TikTok can be a powerful platform for creators looking to build an audience. But can its users actually make money?
That question has been top of mind for many influencers who have taken off on the app. Some turn to brand deals as a way to earn a living. Others look outside TikTok, joining platforms like YouTube or Twitch, which have more mature in-app monetization programs.
TikTok has introduced several features over the last few years to try to help creators make money. It rolled out in 2019 a match-making platform for brands and creators, and in 2021 a tool to streamline influencer marketing. It’s also introduced features like tipping, subscriptions, and “gifts” that allows users to pay creators in a virtual currency that can later be converted into dollars.
But all of those features put the onus of paying creators on outside parties, such as marketers and fans.
TikTok has also committed to compensating creators out of its own pocket, though its payouts thus far have paled in comparison to competitors like YouTube.
In 2020, TikTok launched a Creator Fund that it set up to pay its users a total of $1 billion over a three-year period.
The fund is essentially a big pot of money that TikTok uses to pay a subset of creators with at least 10,000 followers who have generated 100,000 video views in the previous 30-day period.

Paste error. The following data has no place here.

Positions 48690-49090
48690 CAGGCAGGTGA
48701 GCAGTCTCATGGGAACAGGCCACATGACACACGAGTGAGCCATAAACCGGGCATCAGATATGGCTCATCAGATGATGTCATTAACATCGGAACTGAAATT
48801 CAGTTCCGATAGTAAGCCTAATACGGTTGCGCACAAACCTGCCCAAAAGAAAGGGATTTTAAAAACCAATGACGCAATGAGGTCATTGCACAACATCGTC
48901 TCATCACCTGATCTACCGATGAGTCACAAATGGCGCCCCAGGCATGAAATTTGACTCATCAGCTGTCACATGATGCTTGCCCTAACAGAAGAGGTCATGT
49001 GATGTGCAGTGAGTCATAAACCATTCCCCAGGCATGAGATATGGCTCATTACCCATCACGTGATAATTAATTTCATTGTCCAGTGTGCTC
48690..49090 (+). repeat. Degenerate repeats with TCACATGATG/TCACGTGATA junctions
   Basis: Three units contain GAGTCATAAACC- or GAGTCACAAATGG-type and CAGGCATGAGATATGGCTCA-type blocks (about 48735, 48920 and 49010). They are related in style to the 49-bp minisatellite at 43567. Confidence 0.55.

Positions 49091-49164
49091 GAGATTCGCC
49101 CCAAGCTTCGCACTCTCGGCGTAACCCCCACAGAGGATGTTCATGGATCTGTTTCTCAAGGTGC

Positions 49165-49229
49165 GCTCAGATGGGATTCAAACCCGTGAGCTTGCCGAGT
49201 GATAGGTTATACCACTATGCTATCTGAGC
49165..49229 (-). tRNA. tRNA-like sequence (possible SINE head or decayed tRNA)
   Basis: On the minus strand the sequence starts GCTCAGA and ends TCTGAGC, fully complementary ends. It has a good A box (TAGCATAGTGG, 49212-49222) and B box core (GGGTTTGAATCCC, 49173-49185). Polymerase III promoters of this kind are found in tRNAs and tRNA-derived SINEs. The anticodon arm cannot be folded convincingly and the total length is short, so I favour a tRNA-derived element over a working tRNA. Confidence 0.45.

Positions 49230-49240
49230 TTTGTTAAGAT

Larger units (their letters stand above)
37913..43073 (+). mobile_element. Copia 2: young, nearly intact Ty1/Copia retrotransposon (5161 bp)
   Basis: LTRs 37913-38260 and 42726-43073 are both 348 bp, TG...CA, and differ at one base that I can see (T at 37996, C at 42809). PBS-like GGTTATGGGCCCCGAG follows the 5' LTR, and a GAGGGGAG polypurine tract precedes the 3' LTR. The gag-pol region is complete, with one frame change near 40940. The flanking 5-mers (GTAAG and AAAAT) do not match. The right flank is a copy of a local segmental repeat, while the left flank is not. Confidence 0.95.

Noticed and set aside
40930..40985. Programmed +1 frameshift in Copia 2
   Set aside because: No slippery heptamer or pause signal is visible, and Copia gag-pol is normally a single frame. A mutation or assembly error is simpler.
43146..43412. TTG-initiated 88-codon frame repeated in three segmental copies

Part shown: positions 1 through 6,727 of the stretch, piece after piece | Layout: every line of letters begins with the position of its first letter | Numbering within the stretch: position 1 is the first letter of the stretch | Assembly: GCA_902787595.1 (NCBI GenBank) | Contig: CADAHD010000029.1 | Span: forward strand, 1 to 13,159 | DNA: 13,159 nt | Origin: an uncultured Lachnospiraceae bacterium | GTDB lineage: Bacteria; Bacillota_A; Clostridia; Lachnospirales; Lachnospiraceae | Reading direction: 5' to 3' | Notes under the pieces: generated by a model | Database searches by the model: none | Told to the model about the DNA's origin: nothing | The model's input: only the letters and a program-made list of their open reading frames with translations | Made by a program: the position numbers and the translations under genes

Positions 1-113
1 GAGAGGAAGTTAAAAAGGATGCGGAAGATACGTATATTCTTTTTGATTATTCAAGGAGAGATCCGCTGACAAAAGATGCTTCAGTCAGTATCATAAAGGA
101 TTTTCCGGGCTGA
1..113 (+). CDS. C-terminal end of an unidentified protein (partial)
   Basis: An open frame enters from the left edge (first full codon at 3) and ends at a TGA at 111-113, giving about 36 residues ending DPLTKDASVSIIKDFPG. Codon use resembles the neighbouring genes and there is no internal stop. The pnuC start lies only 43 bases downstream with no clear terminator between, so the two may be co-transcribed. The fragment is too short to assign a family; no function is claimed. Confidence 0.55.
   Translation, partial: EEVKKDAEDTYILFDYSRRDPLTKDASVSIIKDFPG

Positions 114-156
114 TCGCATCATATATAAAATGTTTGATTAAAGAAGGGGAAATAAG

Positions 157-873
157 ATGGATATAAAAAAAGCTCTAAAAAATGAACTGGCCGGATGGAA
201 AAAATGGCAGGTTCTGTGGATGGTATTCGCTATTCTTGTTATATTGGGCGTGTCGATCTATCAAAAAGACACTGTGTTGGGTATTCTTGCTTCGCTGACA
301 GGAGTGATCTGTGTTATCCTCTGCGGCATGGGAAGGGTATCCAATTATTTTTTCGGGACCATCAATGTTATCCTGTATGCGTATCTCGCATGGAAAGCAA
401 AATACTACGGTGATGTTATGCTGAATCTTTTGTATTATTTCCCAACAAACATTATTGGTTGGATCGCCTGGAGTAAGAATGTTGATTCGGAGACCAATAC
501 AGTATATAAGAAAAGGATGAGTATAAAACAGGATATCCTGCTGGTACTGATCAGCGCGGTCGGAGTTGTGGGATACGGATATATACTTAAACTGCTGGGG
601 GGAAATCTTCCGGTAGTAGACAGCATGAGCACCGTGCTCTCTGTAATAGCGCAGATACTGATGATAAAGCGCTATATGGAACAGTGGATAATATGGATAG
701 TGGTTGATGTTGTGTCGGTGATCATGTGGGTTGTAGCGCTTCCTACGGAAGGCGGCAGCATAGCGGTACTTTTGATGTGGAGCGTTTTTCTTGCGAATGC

TikTok’s $1 billion commitment is small compared to YouTube’s overall creator payouts. YouTube’s CEO wrote in 2021 that the company had paid $30 billion to creators, artists, and media companies over a three-year time frame. It also set up a $100 million fund in 2021, meant to last through 2022, specifically for its TikTok-like feature, Shorts. Other platforms like Snapchat have paid hundreds of millions of dollars to influencers to incentivize the creation of short videos. Instagram also pays some creators based on the number of views their Reels generate, offering “bonuses” for hitting certain short-video view thresholds.
TikTok told Insider it considers factors like video view counts, video engagement, and the location in which a video was seen, when determining Creator Fund payouts.
Influencers who have revealed their Creator Fund payments publicly or with Insider over the last few years have reported earning just a few cents for every 1,000 views their videos generate. For comparison, YouTube creators who shared their revenue-per-one-thousand-views (RPM) rates with Insider over a similar period all earned at least a $1 RPM.
See how much six creators have earned through the Creator Fund
For creators with millions of views on videos, a lower RPM can still add up to more than $1,000 in earnings.
Personal-finance influencer Preston Seo, who now has 2.4 million TikTok followers, earned a total of about $1,664 from the Creator Fund between January 2021 and May 2021, according to documentation he shared with Insider. His TikTok account earns between $9 to $38 a day on average.
Read more about how much Seo has earned, including from affiliate revenue and sponsorships
Other top creators, such as MrBeast and Hank Green, have reported low Creator Fund payouts despite generating huge view counts.